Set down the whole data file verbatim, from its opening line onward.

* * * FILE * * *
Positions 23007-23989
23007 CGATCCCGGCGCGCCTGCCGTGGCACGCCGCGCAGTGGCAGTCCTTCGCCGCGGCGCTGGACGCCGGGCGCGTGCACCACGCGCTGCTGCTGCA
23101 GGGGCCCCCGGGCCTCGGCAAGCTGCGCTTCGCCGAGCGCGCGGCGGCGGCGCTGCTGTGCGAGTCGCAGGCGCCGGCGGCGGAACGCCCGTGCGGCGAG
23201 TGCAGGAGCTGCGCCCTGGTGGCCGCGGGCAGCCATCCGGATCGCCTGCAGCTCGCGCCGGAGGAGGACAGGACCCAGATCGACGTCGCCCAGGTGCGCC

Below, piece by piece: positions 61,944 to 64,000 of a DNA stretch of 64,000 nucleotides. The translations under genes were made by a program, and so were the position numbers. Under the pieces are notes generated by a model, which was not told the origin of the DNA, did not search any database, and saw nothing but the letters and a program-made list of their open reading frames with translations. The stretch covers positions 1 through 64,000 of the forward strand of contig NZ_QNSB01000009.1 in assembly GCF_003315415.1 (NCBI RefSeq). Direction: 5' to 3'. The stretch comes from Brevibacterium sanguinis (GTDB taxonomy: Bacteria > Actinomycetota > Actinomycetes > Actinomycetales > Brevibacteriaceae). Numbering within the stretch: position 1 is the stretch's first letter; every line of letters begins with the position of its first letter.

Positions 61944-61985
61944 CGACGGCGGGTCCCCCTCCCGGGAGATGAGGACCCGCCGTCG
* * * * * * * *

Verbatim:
Positions 23007-23989
23007 CGATCCCGGCGCGCCTGCCGTGGCACGCCGCGCAGTGGCAGTCCTTCGCCGCGGCGCTGGACGCCGGGCGCGTGCACCACGCGCTGCTGCTGCA
23101 GGGGCCCCCGGGCCTCGGCAAGCTGCGCTTCGCCGAGCGCGCGGCGGCGGCGCTGCTGTGCGAGTCGCAGGCGCCGGCGGCGGAACGCCCGTGCGGCGAG
23201 TGCAGGAGCTGCGCCCTGGTGGCCGCGGGCAGCCATCCGGATCGCCTGCAGCTCGCGCCGGAGGAGGACAGGACCCAGATCGACGTCGCCCAGGTGCGCC

Below, piece by piece: positions 61,944 to 64,000 of a DNA stretch of 64,000 nucleotides. The translations under genes were made by a program, and so were the position numbers. Under the pieces are notes generated by a model, which was not told the origin of the DNA, did not search any database, and saw nothing but the letters and a program-made list of their open reading frames with translations. The stretch covers positions 1 through 64,000 of the forward strand of contig NZ_QNSB01000009.1 in assembly GCF_003315415.1 (NCBI RefSeq). Direction: 5' to 3'. The stretch comes from Brevibacterium sanguinis (GTDB taxonomy: Bacteria > Actinomycetota > Actinomycetes > Actinomycetales > Brevibacteriaceae). Numbering within the stretch: position 1 is the stretch's first letter; every line of letters begins with the position of its first letter.

Positions 61944-61985
61944 CGACGGCGGGTCCCCCTCCCGGGAGATGAGGACCCGCCGTCG